Run-Pass balance critical piece of puzzle for Irish

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Brian Kelly has talked often about the importance of balancing the run game with the passing attack. And as we’ve seen this season when the offense is at its most efficient, it’s usually a lethal combination of big plays on the ground leading to vertical shots down field.

Saturday was the perfect example of that. DeShone Kizer was able to find Will Fuller twice for 40+ yard touchdown passes—and had a chance for more, with Kizer and Fuller nearly connecting twice more.  And while we’ve quoted Kelly ad nauseam on the subject, sometimes hearing from the opposition adds clarity to a point of emphasis.

In his postgame comments, Pat Narduzzi sounded like a coach who didn’t have a winning option. And it wasn’t necessarily because Fuller was too much to handle, but rather that Notre Dame’s ability to beat you multiple ways put Pitt’s defense in the type of conflict they couldn’t scheme their way out from.

Here’s Narduzzi when asked about Fuller’s big plays and why his defense wasn’t able to stop them.

“When you can’t stop the run, he’s going to throw a post on you. So we can go back there and help him and play Cover 3 and keep everybody back. And then they’re just going to run the ball down your throat,” Narduzzi said. “And then you’re just going to say, ‘Hey, did you ever think about putting some other guys up in the box?’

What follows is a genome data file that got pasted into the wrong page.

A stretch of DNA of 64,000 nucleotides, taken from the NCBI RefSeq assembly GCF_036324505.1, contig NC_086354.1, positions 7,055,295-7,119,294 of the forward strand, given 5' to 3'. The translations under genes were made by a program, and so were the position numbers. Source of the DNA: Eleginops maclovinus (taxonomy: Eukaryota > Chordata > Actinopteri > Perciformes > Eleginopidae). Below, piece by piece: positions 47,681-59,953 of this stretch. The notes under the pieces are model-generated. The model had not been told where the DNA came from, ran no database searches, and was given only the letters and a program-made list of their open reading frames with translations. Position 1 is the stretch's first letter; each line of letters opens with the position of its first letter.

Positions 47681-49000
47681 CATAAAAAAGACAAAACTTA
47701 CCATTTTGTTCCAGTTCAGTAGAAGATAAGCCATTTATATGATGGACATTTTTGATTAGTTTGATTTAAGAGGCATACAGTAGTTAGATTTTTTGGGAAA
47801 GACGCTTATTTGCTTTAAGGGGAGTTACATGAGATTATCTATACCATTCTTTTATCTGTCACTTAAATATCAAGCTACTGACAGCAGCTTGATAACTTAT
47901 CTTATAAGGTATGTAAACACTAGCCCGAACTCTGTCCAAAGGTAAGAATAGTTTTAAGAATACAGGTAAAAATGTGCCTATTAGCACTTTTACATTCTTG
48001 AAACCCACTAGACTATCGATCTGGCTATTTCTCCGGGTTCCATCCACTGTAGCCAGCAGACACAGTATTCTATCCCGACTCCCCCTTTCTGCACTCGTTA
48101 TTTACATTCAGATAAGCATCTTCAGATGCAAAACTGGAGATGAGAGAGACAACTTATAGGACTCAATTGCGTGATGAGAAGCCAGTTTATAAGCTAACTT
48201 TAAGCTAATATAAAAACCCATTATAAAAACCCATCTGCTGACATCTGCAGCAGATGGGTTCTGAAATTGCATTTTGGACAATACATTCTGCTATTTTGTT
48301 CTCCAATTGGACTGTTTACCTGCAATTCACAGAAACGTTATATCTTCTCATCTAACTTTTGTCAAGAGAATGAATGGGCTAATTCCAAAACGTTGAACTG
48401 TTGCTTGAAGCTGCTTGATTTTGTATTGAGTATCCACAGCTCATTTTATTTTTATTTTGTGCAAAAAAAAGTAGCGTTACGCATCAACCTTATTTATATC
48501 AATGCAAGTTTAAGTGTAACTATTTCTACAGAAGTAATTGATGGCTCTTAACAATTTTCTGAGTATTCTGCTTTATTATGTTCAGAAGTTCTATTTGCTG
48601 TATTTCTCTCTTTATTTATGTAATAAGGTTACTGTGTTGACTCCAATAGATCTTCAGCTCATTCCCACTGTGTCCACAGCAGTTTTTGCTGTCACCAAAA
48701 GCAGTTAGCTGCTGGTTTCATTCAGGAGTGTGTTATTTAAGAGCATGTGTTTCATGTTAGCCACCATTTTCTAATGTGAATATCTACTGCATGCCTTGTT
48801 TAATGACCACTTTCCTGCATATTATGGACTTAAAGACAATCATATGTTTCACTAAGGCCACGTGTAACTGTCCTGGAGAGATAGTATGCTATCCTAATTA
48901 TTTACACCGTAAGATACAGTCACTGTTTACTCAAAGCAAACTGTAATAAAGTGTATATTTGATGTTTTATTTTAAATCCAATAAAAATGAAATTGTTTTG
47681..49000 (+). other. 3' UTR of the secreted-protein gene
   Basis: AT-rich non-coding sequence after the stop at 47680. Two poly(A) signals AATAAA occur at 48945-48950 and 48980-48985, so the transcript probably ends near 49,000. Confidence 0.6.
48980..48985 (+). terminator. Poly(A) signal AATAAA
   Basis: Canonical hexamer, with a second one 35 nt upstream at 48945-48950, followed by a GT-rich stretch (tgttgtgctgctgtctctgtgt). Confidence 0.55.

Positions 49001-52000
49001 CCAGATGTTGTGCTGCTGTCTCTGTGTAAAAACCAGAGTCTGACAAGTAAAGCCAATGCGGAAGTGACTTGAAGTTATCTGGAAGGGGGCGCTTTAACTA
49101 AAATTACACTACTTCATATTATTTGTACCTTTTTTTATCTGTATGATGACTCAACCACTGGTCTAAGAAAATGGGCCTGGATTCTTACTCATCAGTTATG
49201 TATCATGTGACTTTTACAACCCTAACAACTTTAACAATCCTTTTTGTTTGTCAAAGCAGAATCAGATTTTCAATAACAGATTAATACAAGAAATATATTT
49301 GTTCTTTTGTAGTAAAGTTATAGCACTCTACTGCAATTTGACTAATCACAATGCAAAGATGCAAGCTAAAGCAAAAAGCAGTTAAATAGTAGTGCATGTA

“They only let us play with 11. I’d like to have 12 out there. But when you’re not stopping the run, you’re going to take a little bit away from that. They’ve got some monsters out there. The tailback was good—both of them. The quarterback is a great player, DeShone. And then they’ve got Will Fuller out there. So pick your poison.”

As we look forward, Notre Dame will face three defenses that should test the Irish’s ability to stay balanced.  (And as we look at the contenders for the CFBPlayoff, the non-Big 12 slate of teams will do the same thing.)

But flying below the radar is Wake Forest. While the Demon Deacons have a tough time offensively, they’re playing good defense—stingier than you’d expect for a three-win team with just one conference win. After all, it was the Deacs than won a ridiculous 3-0 duel when they faced off with Boston College, a run defense that stands statistically in front of everybody else in the country.

C.J. Prosise‘s injury is still coming into focus, leaving Notre Dame’s running game temporarily on the young shoulders of Josh Adams. That a large burden for Adams, especially when the running attack is so vital to the overall scheme.

But thanks to a consistent performance by the offensive line and an efficient day in the red zone, Notre Dame unlocked some of the potential that had been trapped beneath the explosive plays and prolific yardage totals. As the Irish continue to prove their worth to the playoff committee, the offensive evolution could be coming at a perfect time.